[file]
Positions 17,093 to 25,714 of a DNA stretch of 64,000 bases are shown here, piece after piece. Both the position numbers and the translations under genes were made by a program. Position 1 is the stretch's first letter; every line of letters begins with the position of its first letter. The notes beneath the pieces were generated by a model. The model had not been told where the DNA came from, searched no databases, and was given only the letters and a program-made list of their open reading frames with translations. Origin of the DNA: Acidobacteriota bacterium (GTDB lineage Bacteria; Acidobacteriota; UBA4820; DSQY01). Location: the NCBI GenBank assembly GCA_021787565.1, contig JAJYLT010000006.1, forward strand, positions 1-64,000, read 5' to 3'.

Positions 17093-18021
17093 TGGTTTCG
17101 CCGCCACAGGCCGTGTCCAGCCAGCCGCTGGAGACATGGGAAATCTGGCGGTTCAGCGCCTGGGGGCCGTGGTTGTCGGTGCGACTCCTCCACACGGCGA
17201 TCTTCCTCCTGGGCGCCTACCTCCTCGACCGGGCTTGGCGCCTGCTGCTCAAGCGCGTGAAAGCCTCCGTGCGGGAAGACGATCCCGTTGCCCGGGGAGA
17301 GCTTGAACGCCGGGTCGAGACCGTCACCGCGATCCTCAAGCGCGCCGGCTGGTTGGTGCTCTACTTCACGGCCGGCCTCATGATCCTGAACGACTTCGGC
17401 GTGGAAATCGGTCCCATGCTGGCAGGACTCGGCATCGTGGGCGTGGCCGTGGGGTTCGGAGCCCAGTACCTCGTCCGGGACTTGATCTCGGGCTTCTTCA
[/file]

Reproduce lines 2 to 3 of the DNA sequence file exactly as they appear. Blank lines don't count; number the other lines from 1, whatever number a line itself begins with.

Positions 17093-18021
17093 TGGTTTCG